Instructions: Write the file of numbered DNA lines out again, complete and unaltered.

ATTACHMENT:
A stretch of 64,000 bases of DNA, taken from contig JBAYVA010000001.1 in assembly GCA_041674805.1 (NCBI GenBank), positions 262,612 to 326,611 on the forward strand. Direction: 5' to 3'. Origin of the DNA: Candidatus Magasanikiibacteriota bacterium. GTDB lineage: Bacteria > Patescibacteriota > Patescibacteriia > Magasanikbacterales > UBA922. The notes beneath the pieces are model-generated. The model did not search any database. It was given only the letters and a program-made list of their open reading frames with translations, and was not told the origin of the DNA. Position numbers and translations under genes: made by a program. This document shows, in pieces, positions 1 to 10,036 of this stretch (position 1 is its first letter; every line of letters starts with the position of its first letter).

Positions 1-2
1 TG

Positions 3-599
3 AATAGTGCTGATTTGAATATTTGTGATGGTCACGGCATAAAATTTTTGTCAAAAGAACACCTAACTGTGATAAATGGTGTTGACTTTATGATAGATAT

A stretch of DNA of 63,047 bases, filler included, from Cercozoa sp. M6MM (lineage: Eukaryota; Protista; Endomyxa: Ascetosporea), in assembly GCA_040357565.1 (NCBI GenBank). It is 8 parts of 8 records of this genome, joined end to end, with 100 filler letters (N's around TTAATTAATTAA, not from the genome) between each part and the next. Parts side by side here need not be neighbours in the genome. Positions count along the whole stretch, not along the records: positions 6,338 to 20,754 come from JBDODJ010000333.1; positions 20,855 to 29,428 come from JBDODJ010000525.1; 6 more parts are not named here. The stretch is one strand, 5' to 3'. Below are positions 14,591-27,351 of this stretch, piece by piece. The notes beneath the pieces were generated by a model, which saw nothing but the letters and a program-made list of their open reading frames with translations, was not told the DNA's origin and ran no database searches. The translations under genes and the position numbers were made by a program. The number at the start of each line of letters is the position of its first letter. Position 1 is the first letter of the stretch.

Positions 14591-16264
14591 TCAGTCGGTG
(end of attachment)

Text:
A stretch of 64,000 bases of DNA, taken from contig JBAYVA010000001.1 in assembly GCA_041674805.1 (NCBI GenBank), positions 262,612 to 326,611 on the forward strand. Direction: 5' to 3'. Origin of the DNA: Candidatus Magasanikiibacteriota bacterium. GTDB lineage: Bacteria > Patescibacteriota > Patescibacteriia > Magasanikbacterales > UBA922. The notes beneath the pieces are model-generated. The model did not search any database. It was given only the letters and a program-made list of their open reading frames with translations, and was not told the origin of the DNA. Position numbers and translations under genes: made by a program. This document shows, in pieces, positions 1 to 10,036 of this stretch (position 1 is its first letter; every line of letters starts with the position of its first letter).

Positions 1-2
1 TG

Positions 3-599
3 AATAGTGCTGATTTGAATATTTGTGATGGTCACGGCATAAAATTTTTGTCAAAAGAACACCTAACTGTGATAAATGGTGTTGACTTTATGATAGATAT

A stretch of DNA of 63,047 bases, filler included, from Cercozoa sp. M6MM (lineage: Eukaryota; Protista; Endomyxa: Ascetosporea), in assembly GCA_040357565.1 (NCBI GenBank). It is 8 parts of 8 records of this genome, joined end to end, with 100 filler letters (N's around TTAATTAATTAA, not from the genome) between each part and the next. Parts side by side here need not be neighbours in the genome. Positions count along the whole stretch, not along the records: positions 6,338 to 20,754 come from JBDODJ010000333.1; positions 20,855 to 29,428 come from JBDODJ010000525.1; 6 more parts are not named here. The stretch is one strand, 5' to 3'. Below are positions 14,591-27,351 of this stretch, piece by piece. The notes beneath the pieces were generated by a model, which saw nothing but the letters and a program-made list of their open reading frames with translations, was not told the DNA's origin and ran no database searches. The translations under genes and the position numbers were made by a program. The number at the start of each line of letters is the position of its first letter. Position 1 is the first letter of the stretch.

Positions 14591-16264
14591 TCAGTCGGTG